Do not flush your leftover/expired medications down the sink or toilet.
The old recommendation that leftover and expired medications be flushed down the toilet is one of the worst things we could be doing. Researchers have found traces of pharmaceuticals and personal care products (PPCPs) in our rivers and streams around the country. Not good for our wildlife. Also, our wastewater treatment plants were not designed to remove medicines from the wastewater so it’s important not to let them go into the sewer systems.
Four of every five patients leave the doctor’s office with a prescription according to the National Association of Chain Drug Stores (NACDS 2002), so the disposal of pharmaceuticals is an important issue.
The US Geological Survey studied water from 139 streams in 30 states and found that 80% contained traces of pharmaceuticals. The affect that those traces may have on the environment, plants, marine life and human health is unknown.
Tips to lessen your environmental impact:
- DO make sure you take all of your prescription when a medication is prescribed to you.
- DON’T flush your unused pharmaceuticals down the sink or toilet.
- DON’T throw your unused pharmaceuticals in the garbage.
- DO establish good eating/nutrition and exercise habits to prevent disease.
- DO contact your city or county government’s household trash and recycling service and ask if a drug take‐back program is available in your community. If not, inquire into your city’s household hazardous waste collection sites.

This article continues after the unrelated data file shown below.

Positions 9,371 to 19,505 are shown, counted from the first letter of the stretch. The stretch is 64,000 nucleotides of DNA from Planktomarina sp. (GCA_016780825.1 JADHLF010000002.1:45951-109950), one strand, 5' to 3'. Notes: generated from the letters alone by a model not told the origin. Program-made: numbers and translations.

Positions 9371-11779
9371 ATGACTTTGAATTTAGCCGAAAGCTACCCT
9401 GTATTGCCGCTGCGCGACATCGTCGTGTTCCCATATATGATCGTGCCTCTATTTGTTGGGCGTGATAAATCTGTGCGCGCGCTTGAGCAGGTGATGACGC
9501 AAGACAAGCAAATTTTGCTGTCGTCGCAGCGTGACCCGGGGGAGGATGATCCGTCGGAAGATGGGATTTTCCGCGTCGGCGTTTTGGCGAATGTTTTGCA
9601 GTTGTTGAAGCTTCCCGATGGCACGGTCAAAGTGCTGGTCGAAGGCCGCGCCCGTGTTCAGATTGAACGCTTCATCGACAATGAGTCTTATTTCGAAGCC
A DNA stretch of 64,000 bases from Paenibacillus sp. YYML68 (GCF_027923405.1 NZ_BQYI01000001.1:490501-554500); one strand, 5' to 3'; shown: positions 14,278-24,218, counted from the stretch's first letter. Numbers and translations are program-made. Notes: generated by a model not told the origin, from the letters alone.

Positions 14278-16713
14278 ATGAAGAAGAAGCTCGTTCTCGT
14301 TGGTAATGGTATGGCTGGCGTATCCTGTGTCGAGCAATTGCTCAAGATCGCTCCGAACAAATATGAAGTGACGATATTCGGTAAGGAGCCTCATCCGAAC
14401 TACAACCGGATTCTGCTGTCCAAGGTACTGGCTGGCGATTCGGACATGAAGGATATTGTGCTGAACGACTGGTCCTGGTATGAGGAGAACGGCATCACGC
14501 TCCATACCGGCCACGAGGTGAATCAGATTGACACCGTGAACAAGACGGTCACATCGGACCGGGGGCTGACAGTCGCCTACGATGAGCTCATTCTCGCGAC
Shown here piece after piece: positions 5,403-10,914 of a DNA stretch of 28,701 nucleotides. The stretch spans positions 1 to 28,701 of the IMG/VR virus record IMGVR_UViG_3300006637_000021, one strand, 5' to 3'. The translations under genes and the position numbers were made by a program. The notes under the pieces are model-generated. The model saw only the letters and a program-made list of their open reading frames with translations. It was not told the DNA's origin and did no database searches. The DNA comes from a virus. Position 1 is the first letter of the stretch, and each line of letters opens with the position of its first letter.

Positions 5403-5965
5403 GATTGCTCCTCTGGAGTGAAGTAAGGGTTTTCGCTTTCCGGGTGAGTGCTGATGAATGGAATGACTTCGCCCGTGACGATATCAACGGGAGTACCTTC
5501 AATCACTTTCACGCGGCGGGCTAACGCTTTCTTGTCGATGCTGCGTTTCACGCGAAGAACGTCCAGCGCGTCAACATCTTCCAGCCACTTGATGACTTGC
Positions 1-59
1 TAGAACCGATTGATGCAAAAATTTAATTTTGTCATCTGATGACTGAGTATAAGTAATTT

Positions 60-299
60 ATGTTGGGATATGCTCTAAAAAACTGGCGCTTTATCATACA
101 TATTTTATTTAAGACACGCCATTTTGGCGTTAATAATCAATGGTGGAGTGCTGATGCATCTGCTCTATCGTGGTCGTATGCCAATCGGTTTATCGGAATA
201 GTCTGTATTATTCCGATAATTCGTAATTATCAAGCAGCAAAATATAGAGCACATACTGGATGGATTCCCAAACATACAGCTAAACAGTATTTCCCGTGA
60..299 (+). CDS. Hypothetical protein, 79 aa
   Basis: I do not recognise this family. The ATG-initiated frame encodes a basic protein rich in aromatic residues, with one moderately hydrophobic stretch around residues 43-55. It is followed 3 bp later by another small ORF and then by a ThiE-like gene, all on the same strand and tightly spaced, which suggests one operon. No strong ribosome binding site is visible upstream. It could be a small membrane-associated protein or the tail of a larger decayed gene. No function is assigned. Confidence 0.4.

Since the 1980s, the occurrence of pharmaceuticals and personal care products (PPCPs) as trace environmental pollutants, originating primarily from consumer use and actions rather than manufacturer effluents, continues to become more firmly established. The growing, worldwide importance of freshwater resources underscores the need for ensuring that any aggregate or cumulative impacts on (or from) water supplies are minimized.
Some highlights of the study:
The age-old wisdom of flushing medication down the toilet (still recommended by many professionals)… is probably the least desirable of all the alternatives…
The key and critical disease-prevention role played by nutrition should continue to be explored and emphasized at all levels.
The connections between health maintenance/improvement via proper nutrition and the reduced need for medication are well documented.
Probiotics (beneficial, endogenous microflora) have long been used and studied for the protection of the gut [largely by blocking pathogen adhesion (e.g., Kaur et al. 2002)]. More recent work has expanded this important domain of clinical microbial ecology to other medical uses such as prophylaxis for postsurgical infection [in lieu of prophylactic antibiotics (e.g., Harder 2002; Reid et al. 2001)].
Local Safe Disposal:
Operation Medicine Cabinet in Southern Nevada, please call Jason Roth at 702-968-1633 or email firstname.lastname@example.org.
The LVMPD now has medication disposal boxes available at its area command stations. Southern Nevada residents may use these boxes for the safe and anonymous disposal of unused or expired medications. Click here for a map with participating locations. The disposal stations are a result of a grant funded program in partnership with the Clark County Water Reclamation District.
- How to Dispose of Unused Medicines (everydayhealth.com)
- Prescription Tap Water: What Drugs Are We Taking With Our Drugs? (nwoandsecretsocieties.wordpress.com)
- How to Safely Dispose of Pharmaceuticals (greenupgrader.com)